Arkansas PBS > Engage > Pressroom > The Dust Bowl to premiere on AETN Nov. 18, 19
Posted 13 Nov 2012
CONWAY, Ark. (AETN) The Dust Bowl, a new two-part, four-hour documentary by Ken Burns, will air on the Arkansas Educational Television Network (AETN) Sunday and Monday, Nov. 18-19, at 7 each night.
The film chronicles the environmental catastrophe that destroyed the farmlands of the Great Plains, turned prairies into deserts and unleashed a pattern of massive, deadly dust storms in the 1930s the worst manmade ecological disaster in American history.
The Dust Bowl follows the tale of a farming boom in the early 20th century that transformed the grassland of the southern plains into wheat fields. Following a drought in 1931, winds began picking up soil from the open fields and grew into dust storms of biblical proportions. Each year for nearly a decade, the storms grew more ferocious and more frequent, spreading the dust and despair across the country. This film details the natural disaster and the mass exodus it created; survivors heroic perseverance; and the ingenuity of government agencies and farmers who worked together to develop new farming and conservation methods.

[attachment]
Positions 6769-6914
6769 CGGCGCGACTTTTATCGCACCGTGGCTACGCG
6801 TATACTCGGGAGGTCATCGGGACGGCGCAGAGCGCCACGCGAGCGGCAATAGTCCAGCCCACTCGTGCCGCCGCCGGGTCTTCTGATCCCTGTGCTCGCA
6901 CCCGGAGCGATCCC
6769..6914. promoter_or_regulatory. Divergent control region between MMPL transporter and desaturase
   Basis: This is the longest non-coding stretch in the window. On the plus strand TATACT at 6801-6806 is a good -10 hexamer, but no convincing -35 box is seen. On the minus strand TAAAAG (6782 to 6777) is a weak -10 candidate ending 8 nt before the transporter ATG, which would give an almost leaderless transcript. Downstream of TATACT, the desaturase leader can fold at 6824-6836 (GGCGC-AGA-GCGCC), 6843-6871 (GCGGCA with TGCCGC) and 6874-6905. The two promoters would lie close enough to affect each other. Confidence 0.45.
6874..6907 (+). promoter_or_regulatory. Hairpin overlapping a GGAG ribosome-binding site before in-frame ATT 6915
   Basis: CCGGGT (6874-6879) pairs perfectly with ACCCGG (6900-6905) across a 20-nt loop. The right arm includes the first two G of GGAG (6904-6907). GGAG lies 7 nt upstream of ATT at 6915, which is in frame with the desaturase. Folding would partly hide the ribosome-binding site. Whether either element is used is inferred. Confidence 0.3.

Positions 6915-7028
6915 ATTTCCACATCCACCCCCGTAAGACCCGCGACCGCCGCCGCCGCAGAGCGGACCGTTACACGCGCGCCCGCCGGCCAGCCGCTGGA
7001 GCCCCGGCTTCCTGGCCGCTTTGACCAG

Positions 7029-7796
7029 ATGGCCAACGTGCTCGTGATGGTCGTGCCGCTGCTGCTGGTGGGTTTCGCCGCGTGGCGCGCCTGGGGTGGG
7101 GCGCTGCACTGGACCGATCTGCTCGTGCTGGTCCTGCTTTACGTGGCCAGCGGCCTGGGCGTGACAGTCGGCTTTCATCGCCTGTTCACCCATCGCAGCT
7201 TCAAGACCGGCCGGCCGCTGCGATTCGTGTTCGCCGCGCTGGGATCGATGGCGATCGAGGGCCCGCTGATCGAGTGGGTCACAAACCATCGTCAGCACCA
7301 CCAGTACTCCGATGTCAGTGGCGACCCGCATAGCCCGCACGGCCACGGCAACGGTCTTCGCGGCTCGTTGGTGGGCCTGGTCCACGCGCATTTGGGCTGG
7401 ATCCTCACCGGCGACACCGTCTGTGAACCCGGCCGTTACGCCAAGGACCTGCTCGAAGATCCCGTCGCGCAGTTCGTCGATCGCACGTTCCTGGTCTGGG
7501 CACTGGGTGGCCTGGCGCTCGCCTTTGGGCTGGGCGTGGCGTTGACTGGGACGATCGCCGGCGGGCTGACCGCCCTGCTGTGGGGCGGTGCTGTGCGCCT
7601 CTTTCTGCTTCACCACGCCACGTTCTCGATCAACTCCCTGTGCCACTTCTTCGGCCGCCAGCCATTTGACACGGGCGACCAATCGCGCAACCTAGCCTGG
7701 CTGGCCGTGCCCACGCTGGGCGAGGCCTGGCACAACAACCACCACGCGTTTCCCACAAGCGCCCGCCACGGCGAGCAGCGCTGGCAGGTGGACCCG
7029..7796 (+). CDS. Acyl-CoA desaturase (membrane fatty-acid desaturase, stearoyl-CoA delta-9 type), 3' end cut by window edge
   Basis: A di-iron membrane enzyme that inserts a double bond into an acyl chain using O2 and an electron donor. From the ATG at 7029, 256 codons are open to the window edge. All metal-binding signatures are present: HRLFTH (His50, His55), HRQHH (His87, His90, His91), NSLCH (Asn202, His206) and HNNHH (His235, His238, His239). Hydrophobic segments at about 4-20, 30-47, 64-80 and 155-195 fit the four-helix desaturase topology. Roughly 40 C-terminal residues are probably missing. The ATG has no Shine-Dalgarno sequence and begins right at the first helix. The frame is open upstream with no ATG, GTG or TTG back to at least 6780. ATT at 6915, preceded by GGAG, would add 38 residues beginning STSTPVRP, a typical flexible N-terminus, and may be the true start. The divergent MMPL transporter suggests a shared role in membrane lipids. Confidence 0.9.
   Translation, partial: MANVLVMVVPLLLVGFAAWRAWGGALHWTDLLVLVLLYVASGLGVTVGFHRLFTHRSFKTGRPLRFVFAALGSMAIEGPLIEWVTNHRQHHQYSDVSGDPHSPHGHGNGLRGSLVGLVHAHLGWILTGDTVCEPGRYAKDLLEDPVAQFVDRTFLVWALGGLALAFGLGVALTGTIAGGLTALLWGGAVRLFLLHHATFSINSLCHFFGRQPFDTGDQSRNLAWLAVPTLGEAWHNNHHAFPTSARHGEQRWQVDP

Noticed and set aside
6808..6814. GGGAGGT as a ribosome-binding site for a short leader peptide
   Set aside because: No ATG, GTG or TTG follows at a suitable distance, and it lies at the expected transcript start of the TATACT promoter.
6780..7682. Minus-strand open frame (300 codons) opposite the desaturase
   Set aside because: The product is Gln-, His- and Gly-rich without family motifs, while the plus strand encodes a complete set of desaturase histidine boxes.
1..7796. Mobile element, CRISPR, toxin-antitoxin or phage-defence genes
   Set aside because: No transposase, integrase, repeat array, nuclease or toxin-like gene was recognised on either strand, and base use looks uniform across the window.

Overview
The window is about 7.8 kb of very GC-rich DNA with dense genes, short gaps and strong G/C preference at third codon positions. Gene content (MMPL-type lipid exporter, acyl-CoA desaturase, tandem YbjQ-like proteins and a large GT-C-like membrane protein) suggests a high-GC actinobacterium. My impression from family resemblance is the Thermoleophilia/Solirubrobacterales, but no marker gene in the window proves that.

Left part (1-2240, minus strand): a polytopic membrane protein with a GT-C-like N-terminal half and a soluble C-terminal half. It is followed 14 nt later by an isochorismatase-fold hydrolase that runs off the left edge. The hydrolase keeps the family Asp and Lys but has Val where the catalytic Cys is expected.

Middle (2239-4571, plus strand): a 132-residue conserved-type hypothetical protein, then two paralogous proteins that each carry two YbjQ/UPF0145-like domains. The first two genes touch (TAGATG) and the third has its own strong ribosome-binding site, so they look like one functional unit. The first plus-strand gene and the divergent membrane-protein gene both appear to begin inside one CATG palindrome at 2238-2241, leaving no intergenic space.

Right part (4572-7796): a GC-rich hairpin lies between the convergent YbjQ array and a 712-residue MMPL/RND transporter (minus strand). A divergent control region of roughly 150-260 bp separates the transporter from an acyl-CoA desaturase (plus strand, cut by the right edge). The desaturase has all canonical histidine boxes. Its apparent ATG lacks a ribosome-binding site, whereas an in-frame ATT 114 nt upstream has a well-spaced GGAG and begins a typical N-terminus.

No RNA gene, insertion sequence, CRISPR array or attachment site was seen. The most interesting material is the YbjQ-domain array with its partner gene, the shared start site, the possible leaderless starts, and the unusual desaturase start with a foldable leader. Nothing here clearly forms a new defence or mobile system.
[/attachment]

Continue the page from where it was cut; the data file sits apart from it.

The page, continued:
Featuring compelling interviews with 26 survivors of those hard times, The Dust Bowl preserves what will likely be the last recorded testimony of the generation of survivors. Filled with seldom-seen movie footage, previously unpublished photographs, the songs of Woody Guthrie and two remarkable womens eloquent written accounts, the film provides a historical account of the 1930s on the southern plains.
The films website, pbs.org/dustbowl, includes video clips, background information on the film and filmmakers, and opportunities for users to share stories, as well as educational outreach materials and lesson plans that will enable teachers to use The Dust Bowl as a historical lens to explore changes affecting the environment today.
The Dust Bowl, is a production of Florentine Films and WETA, Washington, D.C. It is narrated by Peter Coyote, directed by Burns, written by Dayton Duncan, and produced by Duncan, Burns and Julie Dunfey.